Wednesday, September 01, 2010

In Translation

Some of the best children's books of all time are books translated into English from another language- Pippi Longstocking comes to mind, as well as The Story of Babar and Madeline. It's true in grownup land as well. I'm thinking of that current ever-so-popular trilogy that starts with The Girl With the Dragon Tattoo, which is directly related to the purpose of this post: at least two book events with translators are happening next month, including the translator of Dragon Tattoo and the other books in the series, and I find myself really excited. I've never thought of it before now, but I'd absolutely have questions to ask the translators of a work I loved. I know people who write translations and it takes an amazing amount of work to perfect the finished product. The kind of discussions that can ensue over a single word make a language-lover like me drool.

Our translator event is with Cornelia Funke, author of super children's books including The Thief Lord, Inkheart, and the soon-to-be-released Reckless. We're hosting her at the Showbox Theater on Sunday, September 19th, at 1:30 pm (click & scroll down to the 19th for the listing and ticketing info). This event is unique in the number of people arriving with the author: the actor Elliot Hill to help her do a dramatic reading, musical guest Adam Watts, and her translator Oliver Latsch (Funke is German). Having both the author and the translator there to speak sounds like a dream.

Sadly, we can't hear from the author of Dragon Tattoo (Steig Larsson died in 2004), but we have the opportunity to hear from his translator Steve Murray, who translated the Larsson novels under the pen name Reg Keeland. That may be my first question- why the pen name? He's speaking with fellow translator Tiina Nunnally, who I know best for her translations of Andersen folktales and a beautifully illustrated, very well-received new translation of the aforementioned and best-ever children's book Pippi Longstocking. They'll be speaking at Elliott Bay on Sunday, September 12 at 5:00 pm.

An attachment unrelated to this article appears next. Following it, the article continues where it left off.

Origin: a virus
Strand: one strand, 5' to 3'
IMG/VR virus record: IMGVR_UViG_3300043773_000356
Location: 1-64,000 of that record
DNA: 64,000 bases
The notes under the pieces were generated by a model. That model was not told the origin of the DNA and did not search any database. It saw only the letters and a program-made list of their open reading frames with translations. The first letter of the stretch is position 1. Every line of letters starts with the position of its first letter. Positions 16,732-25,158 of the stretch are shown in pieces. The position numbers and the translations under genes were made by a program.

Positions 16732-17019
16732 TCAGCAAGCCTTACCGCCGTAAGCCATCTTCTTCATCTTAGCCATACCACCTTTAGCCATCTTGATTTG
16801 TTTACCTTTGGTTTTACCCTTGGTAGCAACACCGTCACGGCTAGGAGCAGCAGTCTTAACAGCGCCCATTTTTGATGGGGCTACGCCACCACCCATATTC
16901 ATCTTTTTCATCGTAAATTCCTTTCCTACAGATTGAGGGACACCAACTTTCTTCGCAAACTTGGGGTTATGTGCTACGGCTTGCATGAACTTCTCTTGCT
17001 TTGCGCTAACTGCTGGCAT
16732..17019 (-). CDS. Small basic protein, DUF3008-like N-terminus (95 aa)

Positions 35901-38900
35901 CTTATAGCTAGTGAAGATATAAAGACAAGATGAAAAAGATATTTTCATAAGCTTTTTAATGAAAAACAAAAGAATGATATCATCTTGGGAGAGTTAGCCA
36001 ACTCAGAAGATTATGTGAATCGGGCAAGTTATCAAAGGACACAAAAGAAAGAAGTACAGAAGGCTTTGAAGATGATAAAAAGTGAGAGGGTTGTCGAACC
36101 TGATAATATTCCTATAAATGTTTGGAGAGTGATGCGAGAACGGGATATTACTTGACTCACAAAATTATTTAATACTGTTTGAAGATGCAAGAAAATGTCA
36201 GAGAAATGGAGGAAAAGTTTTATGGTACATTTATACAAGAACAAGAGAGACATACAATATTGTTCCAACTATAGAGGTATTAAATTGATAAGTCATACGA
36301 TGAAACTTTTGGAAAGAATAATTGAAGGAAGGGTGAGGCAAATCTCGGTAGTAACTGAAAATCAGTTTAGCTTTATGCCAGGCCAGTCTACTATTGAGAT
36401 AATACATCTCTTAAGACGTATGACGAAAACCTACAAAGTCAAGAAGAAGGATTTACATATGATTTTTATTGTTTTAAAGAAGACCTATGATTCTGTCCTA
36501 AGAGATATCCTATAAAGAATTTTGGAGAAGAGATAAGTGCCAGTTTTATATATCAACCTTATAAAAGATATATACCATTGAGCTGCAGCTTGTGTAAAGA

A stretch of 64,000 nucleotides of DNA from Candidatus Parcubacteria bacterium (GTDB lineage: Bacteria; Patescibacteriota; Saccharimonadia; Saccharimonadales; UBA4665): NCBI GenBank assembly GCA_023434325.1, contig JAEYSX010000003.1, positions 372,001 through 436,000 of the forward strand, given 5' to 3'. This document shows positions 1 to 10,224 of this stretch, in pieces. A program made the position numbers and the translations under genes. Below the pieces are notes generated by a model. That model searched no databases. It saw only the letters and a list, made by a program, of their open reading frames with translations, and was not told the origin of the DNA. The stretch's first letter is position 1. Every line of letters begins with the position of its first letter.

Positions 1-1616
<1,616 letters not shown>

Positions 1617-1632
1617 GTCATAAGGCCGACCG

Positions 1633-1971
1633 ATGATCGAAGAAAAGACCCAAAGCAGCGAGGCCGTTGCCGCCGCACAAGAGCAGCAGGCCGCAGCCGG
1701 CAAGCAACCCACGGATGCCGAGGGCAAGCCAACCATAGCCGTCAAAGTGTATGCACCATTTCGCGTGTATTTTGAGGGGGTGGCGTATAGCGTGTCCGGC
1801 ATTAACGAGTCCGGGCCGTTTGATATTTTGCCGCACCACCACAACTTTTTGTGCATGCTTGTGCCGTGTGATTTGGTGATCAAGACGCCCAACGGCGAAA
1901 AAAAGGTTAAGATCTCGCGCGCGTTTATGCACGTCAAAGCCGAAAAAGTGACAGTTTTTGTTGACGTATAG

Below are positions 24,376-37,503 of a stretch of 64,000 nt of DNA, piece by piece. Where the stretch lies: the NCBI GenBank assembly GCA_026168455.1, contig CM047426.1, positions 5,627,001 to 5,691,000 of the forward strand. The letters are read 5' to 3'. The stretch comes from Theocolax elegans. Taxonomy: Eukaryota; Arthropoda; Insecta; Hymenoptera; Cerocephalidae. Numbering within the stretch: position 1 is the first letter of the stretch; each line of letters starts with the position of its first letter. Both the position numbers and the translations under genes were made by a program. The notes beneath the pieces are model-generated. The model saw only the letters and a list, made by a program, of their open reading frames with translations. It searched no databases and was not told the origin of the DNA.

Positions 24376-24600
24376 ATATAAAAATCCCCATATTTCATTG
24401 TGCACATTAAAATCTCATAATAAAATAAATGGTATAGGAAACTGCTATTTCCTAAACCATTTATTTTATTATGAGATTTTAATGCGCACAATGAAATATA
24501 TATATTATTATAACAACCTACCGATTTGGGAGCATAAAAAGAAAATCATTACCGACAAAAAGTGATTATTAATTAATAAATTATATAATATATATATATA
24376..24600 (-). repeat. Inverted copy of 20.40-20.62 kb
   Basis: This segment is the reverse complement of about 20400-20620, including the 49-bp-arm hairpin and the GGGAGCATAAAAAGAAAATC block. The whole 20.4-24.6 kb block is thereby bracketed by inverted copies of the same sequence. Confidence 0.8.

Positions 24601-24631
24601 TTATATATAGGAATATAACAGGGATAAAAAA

I know translators do events sometimes (I've seen it most often with poetry), but these in particular I find really exciting. I love that people who do such diligent and creative work can get some stage time, and we can ask them questions about the process. And someday I hope we can move on to the next frontier: have book and cover designers come talk about that process. I'd be completely fascinated.



  1. Hi Anna, looking forward to hearing your questions at Elliott Bay. The pseudonym was because of a dispute over the editing. "Reg"

  2. So I bought the Harry Potter series in Arabic to help me learn. I'm nowhere near proficient enough to read them yet, but my friends who are native speakers have looked through them and all have said that it "sounds too formal" in Arabic (which can be a pretty formal language in standard form.) It's made me wonder what tones the English language misses or adds to works in translation. Even the differences between the British Harry Potter and American Harry Potter, back when they were still separate releases, still amuse me. I'd be interested to hear how a reader of both the Swedish and English versions of Girl with a Dragon Tattoo feels about the differences between them in tone. This post makes me want to go back and read something like Babar or Madeline in Arabic to see if they sound differently.


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